A little about Nashville
You will find incredible places in and around Nashville. For more than 100 years, artists and adventurers alike have been drawn to the rustic beauty and quiet charm of Brown County, one of America's original artists' colonies. Everyone will find something to love whether it's eclectic boutiques and galleries, mountain biking and zip line adventures, outstanding scenery, welcoming accommodations, or simply the opportunity to reconnect with one another. Whether you're looking for a quiet getaway or an exhilarating adventure, your perfect escape awaits you here.
The history of Nashville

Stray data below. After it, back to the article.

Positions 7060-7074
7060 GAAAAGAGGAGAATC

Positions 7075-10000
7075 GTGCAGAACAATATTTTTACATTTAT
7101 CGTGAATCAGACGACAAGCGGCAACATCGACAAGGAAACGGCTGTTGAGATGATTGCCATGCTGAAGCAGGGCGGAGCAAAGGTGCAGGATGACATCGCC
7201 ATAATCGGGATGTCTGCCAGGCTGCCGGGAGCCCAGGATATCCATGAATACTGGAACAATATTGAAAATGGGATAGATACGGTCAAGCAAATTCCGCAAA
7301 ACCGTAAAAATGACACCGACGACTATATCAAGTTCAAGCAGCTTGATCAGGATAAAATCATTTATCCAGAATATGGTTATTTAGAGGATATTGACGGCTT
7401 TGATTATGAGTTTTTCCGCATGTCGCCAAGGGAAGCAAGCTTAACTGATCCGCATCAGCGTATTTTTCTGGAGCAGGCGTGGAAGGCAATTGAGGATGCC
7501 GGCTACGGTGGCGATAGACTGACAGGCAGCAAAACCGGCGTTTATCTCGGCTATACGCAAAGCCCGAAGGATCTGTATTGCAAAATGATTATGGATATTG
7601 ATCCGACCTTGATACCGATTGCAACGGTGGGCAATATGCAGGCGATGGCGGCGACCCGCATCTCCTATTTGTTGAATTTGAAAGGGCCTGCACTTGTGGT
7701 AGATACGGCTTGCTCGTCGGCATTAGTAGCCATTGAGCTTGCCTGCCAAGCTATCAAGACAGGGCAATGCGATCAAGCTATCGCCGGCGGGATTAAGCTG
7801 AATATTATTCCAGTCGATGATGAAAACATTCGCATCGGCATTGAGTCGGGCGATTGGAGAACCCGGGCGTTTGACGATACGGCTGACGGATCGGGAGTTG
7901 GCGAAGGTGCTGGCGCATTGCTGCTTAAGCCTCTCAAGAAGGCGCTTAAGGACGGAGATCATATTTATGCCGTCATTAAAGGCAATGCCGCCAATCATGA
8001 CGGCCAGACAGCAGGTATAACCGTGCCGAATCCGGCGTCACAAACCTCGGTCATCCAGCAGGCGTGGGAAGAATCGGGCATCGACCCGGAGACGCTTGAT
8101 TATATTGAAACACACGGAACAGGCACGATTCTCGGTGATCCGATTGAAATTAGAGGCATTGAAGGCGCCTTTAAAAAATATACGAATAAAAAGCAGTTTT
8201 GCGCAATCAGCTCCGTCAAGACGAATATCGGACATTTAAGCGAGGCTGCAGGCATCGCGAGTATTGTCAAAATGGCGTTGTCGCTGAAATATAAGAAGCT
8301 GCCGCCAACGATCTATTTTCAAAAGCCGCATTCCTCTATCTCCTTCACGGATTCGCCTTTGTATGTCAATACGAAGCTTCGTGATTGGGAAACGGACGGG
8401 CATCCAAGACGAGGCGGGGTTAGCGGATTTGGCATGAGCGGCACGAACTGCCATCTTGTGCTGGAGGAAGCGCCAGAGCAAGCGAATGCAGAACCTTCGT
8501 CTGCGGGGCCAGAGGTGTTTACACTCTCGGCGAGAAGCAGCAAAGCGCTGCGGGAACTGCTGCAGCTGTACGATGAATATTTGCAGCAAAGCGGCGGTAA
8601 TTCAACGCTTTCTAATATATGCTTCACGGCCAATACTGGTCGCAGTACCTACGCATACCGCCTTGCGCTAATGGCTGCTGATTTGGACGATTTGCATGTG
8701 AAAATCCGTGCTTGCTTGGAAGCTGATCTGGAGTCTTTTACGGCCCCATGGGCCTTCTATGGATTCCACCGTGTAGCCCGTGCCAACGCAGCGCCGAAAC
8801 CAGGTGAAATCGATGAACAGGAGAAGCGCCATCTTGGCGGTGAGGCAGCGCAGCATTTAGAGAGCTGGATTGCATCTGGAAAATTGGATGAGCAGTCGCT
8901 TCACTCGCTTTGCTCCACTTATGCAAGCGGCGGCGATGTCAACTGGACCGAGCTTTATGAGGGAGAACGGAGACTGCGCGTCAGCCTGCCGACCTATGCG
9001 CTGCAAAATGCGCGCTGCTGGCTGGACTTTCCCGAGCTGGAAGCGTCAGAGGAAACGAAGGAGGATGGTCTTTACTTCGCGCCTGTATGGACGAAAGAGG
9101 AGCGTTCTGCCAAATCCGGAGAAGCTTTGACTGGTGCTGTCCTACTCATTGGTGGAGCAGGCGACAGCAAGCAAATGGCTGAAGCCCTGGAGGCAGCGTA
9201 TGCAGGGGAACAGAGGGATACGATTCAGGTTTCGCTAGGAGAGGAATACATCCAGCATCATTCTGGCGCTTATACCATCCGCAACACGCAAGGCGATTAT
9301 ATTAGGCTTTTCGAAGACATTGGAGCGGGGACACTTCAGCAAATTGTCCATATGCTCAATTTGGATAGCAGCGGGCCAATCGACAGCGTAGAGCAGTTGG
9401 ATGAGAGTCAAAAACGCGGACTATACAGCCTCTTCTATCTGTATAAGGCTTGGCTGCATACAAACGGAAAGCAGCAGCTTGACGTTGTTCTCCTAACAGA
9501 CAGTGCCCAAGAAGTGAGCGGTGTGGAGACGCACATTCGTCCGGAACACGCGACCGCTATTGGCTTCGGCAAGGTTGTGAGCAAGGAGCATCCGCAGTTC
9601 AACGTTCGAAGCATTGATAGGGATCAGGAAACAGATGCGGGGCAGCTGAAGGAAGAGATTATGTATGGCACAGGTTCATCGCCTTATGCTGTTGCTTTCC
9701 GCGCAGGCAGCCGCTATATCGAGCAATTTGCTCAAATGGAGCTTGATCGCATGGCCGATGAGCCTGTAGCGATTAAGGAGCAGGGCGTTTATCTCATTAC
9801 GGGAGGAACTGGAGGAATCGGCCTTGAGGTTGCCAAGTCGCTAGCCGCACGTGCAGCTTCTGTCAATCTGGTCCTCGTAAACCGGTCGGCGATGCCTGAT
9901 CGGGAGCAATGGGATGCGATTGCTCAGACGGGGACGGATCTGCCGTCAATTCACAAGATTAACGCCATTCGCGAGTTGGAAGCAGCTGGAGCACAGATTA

Settlement of land in and around Nashville began with the acquisition of land from native populations under the 1809 Treaty of Fort Wayne. Founded in 1836 by county agent Banner C. Brummet, it was first named Jacksonburg. The population of the entire county was estimated to be 150 in 1830. The first Nashville courthouse was constructed in 1837 and a jail was added in the same year. By 1840, area population had grown to 2,364. The town was officially incorporated in 1872. By the turn of the century, heavy logging in the area had caused significant deforestation which resulted in dramatic erosion problems. The population shrunk over the span of several decades and did not recover to 1890 levels until 90 years later in 1980. In the early twentieth century, a number of artists settled in the area, most notably T. C. Steele, the American Impressionist painter. These artists were the basis for the Brown County Artists Colony.
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